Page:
Getting Rid of the “SSSS”


As previously noted, when checking into the Lufthansa First Class Terminal in Frankfurt the boarding passes that were printed upon our flight from Vienna to Frankfurt were requested to “be held” and was informed that the boarding passes would be returned prior to take-off.

Lufthansa Ticket Jacket

I believe the real reason prior boarding passes are requested is so that new boarding passes could be printed on Lufthansa stock, and presented in the Lufthansa First Class jacket.

This is something that is coveted by many aviation geeks, me included.

When we were given our tickets in Vienna, I was very surprised that the ticket from Frankfurt to Washington, DC did not have the dreaded “SSSS” (Secondary Security Screening Selection) printed on it, as I was expecting it to show since we had stayed in Istanbul.

When the new tickets were presented in the Lufthansa First Class jacket, I had to take a look, and lo and behold in the right hand corner was the infamous “SSSS” was printed. My heart sank a bit, knowing that for the next three years I would have to undergo further security measures despite having Global Entry.

Strangely, my wife also had the “SSSS” designation on her boarding pass. From what I have read, the “SSSS” mainly appears on boarding passes of males under 50, and have been to Turkey. Another oddity appears to be that having Global Entry may also trigger this. However, I have Global Entry while my wife does not, so I don’t know how much credibility this line of thinking has.

Once we landed in Washington, DC we collected our luggage as this was our first point of entry in the United States. We had to go through security again, and I figured this was where the secondary screening would take place. We were cleared through security without incident, and I was thinking, “Hey, this “SSSS” isn’t as bad as I thought.”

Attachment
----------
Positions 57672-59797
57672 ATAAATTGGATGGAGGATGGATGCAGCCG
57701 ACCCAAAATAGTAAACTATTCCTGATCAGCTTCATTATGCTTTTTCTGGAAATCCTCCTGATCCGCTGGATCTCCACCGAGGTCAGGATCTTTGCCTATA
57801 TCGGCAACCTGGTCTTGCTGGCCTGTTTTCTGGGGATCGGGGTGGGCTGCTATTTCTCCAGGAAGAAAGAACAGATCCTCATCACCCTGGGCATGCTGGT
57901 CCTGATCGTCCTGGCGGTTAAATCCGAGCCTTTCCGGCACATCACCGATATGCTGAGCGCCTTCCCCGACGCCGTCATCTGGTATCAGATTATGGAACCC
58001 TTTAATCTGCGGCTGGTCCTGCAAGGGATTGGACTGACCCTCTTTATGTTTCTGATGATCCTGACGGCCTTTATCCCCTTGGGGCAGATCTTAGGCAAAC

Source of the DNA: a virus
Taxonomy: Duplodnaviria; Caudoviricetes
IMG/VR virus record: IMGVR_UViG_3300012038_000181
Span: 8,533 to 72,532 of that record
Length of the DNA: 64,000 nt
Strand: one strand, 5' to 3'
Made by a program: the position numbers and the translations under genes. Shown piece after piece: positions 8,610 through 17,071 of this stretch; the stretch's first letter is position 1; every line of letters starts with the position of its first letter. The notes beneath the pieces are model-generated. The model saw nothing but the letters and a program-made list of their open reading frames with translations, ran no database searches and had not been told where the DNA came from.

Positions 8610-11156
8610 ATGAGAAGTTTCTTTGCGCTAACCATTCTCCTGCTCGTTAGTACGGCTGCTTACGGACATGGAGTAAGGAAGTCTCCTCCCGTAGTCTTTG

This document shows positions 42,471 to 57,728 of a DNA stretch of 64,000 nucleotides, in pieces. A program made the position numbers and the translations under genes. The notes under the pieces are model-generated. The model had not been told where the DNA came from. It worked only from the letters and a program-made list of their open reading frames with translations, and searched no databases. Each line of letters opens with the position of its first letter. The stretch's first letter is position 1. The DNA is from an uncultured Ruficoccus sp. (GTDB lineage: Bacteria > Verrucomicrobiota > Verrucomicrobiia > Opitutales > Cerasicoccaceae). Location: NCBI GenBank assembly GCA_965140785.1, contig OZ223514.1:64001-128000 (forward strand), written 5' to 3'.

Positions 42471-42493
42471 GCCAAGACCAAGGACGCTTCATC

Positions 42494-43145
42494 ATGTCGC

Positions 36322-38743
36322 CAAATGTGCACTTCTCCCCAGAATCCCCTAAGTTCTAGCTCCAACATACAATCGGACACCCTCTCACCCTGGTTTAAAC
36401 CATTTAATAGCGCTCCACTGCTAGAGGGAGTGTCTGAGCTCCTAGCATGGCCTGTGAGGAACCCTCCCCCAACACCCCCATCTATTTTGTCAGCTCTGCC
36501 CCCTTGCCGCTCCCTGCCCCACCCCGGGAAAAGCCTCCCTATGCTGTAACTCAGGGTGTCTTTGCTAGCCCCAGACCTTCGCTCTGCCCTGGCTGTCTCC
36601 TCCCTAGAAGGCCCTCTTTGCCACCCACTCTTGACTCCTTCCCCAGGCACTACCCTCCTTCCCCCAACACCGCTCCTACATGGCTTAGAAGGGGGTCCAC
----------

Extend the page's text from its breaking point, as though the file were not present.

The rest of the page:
We headed to the lounge for a few minutes before moving forward to the gate. Since we got to the gate very early, we started talking to the gate agent who was very friendly. We inquired about seeing if there were any earlier flights back to Los Angeles. Unfortunately, both of the Lufthansa direct flights from Frankfurt to Los Angeles were not available using miles. She then noted that we had been designated with the “SSSS” mark and that we would have to go through the secondary screening there at the gate. She called TSA as they apparently have a team that does the secondary screening at Dulles. She could not get in touch with anyone, and kept calling every few minutes.

When she was finally able to speak to someone she informed them that we had been selected for secondary screening. She then told us that there was only one team in the entire airport that could do this and they were in another terminal performing a secondary screening on other passengers. Time seemed to begin to tick by faster with each passing moment, as the gate was becoming more crowded with passengers.

The gate agent continued to keep in touch with TSA to let them know that they were going to begin boarding soon, and that the team still had not arrived to perform the secondary screening. She informed us that we would not be allowed to board until we had been cleared, and our boarding passes signed off.

Each passing minute seemed to rush by in seconds. I was getting the feeling that we were going to miss our flight home, as boarding was almost complete and they were ready to shut the doors. My wife had mistakenly packed some medication that she needed to take in a timely manner which would be a problem if we didn’t get screened and placed onto the next flight.